Newt Gingrich avoided tens of thousands of dollars in Medicare payroll taxes in 2010 by using a technique the IRS has consistently and successfully attacked. Republican Presidential candidate Gingrich and his wife, Callista, treated only $444,327 of what they got from Gingrich Holdings. Inc. and Gingrich Productions as compensation to them, while reporting a whopping $2.4 million of their earnings from these corporations as profits or dividends. Medicare taxes are levied at a rate of 2.9% on an unlimited amount of compensation and self-employment income (say, from a consulting contract, speeches or a book) but not on profits from a business.
“It appears that he is not paying his fair share of Medicare tax,’’ Robert E. McKenzie, a partner in the Chicago law firm of Arnstein & Lehr LLP concluded, in an email to Forbes, after reviewing Gingrich’s 2010 tax return. McKenzie, a past chairman of the Employment Tax Committee of the American Bar Association Tax Section and a member of the IRS’ Advisory Council, added: “There are a multitude of cases where the IRS has successfully challenged the improper tax strategy of this candidate and his accountants. Service businesses are only allowed to distribute a fair return on investment from an S corp. as profits exempt from Medicare taxes. The remainder of profits must be paid as salary subject to a 2.9% Medicare tax levy.”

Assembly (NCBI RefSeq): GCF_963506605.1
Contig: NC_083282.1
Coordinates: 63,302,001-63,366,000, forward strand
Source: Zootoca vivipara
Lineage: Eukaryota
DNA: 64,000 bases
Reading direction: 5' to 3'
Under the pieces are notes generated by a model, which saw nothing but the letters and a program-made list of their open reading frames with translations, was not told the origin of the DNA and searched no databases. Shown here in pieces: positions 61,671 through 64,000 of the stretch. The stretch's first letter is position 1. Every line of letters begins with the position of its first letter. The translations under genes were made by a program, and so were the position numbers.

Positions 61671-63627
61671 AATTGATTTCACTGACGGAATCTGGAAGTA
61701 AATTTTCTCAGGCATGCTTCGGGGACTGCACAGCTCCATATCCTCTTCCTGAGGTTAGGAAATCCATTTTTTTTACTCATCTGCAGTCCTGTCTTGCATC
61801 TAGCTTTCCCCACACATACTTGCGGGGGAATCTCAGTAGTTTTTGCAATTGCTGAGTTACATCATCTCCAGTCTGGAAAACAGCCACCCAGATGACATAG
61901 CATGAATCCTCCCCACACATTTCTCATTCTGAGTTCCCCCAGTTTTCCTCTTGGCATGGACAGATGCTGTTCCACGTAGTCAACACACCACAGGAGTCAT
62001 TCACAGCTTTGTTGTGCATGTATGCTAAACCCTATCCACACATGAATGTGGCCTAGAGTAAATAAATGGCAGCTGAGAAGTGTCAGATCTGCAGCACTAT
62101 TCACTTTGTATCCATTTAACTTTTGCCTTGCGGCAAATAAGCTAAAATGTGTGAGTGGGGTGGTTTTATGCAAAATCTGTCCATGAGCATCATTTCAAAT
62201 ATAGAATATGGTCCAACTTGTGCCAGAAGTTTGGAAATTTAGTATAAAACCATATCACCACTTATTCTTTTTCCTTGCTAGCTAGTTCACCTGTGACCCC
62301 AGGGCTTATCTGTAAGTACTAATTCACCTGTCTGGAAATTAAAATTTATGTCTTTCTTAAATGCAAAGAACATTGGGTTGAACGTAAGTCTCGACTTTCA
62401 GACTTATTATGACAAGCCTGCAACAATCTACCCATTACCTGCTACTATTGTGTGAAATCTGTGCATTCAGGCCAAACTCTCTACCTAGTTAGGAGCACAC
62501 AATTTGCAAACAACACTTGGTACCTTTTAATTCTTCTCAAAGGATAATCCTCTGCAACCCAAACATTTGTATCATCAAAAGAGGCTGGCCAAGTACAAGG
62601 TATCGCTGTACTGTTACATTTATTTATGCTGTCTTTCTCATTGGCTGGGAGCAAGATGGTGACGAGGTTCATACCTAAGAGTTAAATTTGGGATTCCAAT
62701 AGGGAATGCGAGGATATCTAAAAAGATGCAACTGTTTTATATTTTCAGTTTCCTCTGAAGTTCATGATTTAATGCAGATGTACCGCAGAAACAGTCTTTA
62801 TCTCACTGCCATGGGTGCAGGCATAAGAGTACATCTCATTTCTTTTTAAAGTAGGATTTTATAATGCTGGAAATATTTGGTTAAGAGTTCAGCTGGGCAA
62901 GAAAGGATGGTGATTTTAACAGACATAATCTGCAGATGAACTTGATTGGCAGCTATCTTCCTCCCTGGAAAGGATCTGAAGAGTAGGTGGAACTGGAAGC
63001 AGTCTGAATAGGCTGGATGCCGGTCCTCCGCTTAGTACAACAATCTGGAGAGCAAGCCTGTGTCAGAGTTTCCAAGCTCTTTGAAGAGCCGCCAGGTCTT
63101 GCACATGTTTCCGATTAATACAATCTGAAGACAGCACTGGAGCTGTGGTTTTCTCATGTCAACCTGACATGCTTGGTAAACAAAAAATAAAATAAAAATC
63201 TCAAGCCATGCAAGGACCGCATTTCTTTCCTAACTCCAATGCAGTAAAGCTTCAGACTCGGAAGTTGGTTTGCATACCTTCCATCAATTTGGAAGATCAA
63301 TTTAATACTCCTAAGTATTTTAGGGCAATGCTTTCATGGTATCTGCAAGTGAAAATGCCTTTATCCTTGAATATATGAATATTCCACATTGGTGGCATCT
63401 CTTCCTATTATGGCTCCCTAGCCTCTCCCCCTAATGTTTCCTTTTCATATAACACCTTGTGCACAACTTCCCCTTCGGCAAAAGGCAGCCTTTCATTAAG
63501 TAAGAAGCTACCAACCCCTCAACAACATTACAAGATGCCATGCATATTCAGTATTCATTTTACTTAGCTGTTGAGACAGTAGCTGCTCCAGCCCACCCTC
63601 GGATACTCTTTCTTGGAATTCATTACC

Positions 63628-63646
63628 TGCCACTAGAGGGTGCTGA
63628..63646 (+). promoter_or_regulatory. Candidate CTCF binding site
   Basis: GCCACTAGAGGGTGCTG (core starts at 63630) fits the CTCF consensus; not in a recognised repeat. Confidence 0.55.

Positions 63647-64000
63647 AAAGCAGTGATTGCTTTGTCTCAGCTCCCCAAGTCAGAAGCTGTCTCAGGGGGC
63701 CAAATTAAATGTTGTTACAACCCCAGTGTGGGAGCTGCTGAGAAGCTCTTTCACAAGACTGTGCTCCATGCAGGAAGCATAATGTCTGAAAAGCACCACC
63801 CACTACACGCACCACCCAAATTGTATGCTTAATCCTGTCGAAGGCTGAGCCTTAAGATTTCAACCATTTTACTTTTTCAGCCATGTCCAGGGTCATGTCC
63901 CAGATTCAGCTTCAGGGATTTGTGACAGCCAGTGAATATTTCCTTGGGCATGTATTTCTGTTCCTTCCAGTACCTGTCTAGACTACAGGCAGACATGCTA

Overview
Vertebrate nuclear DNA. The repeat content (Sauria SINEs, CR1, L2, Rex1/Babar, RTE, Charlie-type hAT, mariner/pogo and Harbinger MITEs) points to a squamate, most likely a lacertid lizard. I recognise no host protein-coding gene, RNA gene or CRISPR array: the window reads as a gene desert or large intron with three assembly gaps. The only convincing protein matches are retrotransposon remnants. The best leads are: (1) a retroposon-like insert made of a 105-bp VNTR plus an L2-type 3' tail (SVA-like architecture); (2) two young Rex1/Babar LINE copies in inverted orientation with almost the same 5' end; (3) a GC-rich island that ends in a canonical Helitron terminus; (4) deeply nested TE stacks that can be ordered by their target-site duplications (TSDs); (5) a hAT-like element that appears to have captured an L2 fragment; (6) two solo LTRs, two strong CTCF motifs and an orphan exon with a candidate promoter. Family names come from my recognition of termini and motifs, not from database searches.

Since Gingrich released his 2010 tax return Thursday night during the Republican debate, news coverage has focused on his hefty income tax rate—he paid tax equal to 31.5% of his adjusted gross income of $3.14 million. By contrast, former Massachusetts Gov. Mitt Romney, who earned a fortune at Bain Capital and gets most of his income from investments, acknowledged last week that he pays closer to 15%. ...
Neither a Gingrich spokesman nor his accountant returned requests for comment.
President Barack Obama reported all of his $1.4 million in 2010 book profits as subject to Medicare taxes. Still, Gingrich’s strategy, while frowned upon by the IRS, is hardly unusual. High-earning self-employed individuals have had an incentive to form S corps. and report big profits instead of big wages since 1993, when Congress lifted the cap on the amount of earnings subject to the 2.9% (combined employer and employee) Medicare tax. Back in 1998, when he was a trial lawyer, John Edwards, the former North Carolina Senator and Democratic presidential candidate who is now awaiting trial for alleged campaign violations, reported a salary of $360,000 and profits of $5 million from his S corp. law practice. Congress’ Government Accountability Office, in a report released two years ago, estimated that in 2003 and 2004, S corps. underpaid wages to their owners by $24 billion, skirting payroll taxes on that amount.